The Best Dylan Covers: Johnny Cash and June Carter Cash – It Ain’t Me, Babe
It Ain’t Me Babe is a song by Bob Dylan that originally appeared on his fourth album Another Side of Bob Dylan, which was released in 1964. According to music critic Oliver Trager, this song, along with others on the album, marked a departure for Dylan as he began to explore the possibilities of language and deeper levels of the human experience.
Within a year of its release, the song was picked up as a single by artists who were forging the folk rock movement, including The Turtles ,The Byrds and Johnny Cash with June Carter Cash.
Well I taught that weeping willow how to cry cry cry,
Taught the clouds how to cover up a clear blue sky.
Tears I cried for that woman are gonna flood you big river,
And Im a gonna sit right here until I die.
Baltimore Arena Baltimore, Maryland 8 November 1999
Bob Dylan (vocal & guitar)
Charlie Sexton (guitar)
Larry Campbell (guitar, mandolin, pedal steel guitar & electric slide guitar)
Bob Dylan and Johnny Cash became friends at the 1964 Newport Folk Fest where they both performed (they had corresponded some time before this and they bumpen into each other in New York in 63 backstage at The Gaslight cafe) , Johnny Cash the seasoned country legend and Bob Dylan the new golden boy. They spent the evening picking in Joan Baez’s hotel room with June Carter Cash, Joan Baez, Jack Elliot and others. As the story goes, Johnny Cash took Dylan aside and handed him his Martin guitar as a gift, a gesture of honor among country musicians.
Their paths crossed on several occasions, and they recorded and performed together many times.
Here are the songs I could find where Cash covers Dylan:
People sometimes seem surprised that Bob Dylan looks more and more as a country artist, but they forget that country and folk were essentially the same genre once, and rock’n roll began as the rockabilly side of country. Bob Dylan’s connection to country music should not be a surprise to anyone.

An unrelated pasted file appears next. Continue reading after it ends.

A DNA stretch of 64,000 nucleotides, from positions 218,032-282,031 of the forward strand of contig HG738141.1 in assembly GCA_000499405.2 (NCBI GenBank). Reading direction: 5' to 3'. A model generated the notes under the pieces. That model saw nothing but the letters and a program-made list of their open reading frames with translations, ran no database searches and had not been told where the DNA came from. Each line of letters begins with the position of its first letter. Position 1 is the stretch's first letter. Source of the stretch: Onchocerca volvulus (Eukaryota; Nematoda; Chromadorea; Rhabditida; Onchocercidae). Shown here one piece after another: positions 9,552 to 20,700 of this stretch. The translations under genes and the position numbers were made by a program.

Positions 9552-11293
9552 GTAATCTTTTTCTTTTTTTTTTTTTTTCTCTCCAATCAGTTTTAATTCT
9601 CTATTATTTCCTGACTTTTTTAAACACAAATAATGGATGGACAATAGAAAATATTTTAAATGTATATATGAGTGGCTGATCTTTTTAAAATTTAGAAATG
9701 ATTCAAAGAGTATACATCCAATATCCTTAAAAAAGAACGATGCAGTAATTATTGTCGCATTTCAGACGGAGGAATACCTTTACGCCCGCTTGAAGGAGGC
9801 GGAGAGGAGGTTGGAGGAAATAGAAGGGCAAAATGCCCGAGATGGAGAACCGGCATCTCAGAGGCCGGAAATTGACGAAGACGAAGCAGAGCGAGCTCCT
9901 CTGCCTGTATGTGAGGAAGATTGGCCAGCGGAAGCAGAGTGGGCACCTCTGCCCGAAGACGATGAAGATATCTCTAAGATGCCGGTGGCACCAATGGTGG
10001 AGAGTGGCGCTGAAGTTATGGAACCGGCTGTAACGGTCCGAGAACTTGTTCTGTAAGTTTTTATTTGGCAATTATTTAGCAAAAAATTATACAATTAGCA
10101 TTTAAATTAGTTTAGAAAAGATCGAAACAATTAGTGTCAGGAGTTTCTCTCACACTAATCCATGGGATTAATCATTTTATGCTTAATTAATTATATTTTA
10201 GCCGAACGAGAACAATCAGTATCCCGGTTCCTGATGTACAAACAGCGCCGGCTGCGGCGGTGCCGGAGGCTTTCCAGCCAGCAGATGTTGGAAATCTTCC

“Even at a young age, I identified with Hank Williams. I’d never seen a robin weep but could imagine it and it made me sad. When he sang ‘the news is out, all over town’ I knew what that was, even though I didn’t know. When he died it was like a great tree had fallen. Hearing about Hank’s death caught me squarely at the shoulder. The silence of outer space never seemed so loud.” – Bob Dylan
I have picked my favourite country versions of his songs, some I found only audio of. Some of the songs are by other artists and some are collaborations between Bob Dylan and other artists.
“I keep a close watch on this heart of mine . . . I must have recited those lines to myself a million times. Johnny’s voice was so big it made the world grow small.” – Bob Dylan
10. Kris Kristofferson – Quinn the eskimo, from the recently released Chimes Of Freedom in honor of 50 years of Amnesty International, wonderful and rough version:
9. Every grain of sand – Emmylou Harris, from her album Wrecking Ball (1995) my favourite Emmylou album.
Emmylou Harris live May 24 2016:
8. It Ain’t Me, Babe – Johnny Cash and June Carter Cash, released on Orange Blossom Special in 1965. We have chosen a version from an Australian TV-show in 1973:
May 14: Legendary producer the late great Bob Johnston was born in 1932
“Is it rolling, Bob?” – Bob Dylan at the beginning of To Be Alone With You (Nashville Skyline)
“Johnston had fire in his eyes. He had that thing that some people call ‘Momentum.’ You could see it in his face and he shared that fire, that spirit. Columbia’s leading folk and country producer, he was born one hundred years too late. He should have been wearing a wide cape, a plumed hat, and riding with his sword held high. Johnston disregarded any warning that might get in his way. … Johnston lived on low country barbecue, and he was all charm.”
– Bob Dylan, Chronicles: Volume One
“I had the best in the world in my hand – there was no place I couldn’t go with him, so that’s where I went. I think Blonde On Blonde is the best record Dylan ever cut… Blonde On Blonde was the first symphony cut in Nashville!” – Bob Johnston (Uncut magazine)
Donald William ‘Bob’ Johnston (born May 14, 1932, Hillsboro, Texas, died August 14, 2015) was an American record producer, best known for his work with Bob Dylan, Johnny Cash, Leonard Cohen, and Simon and Garfunkel.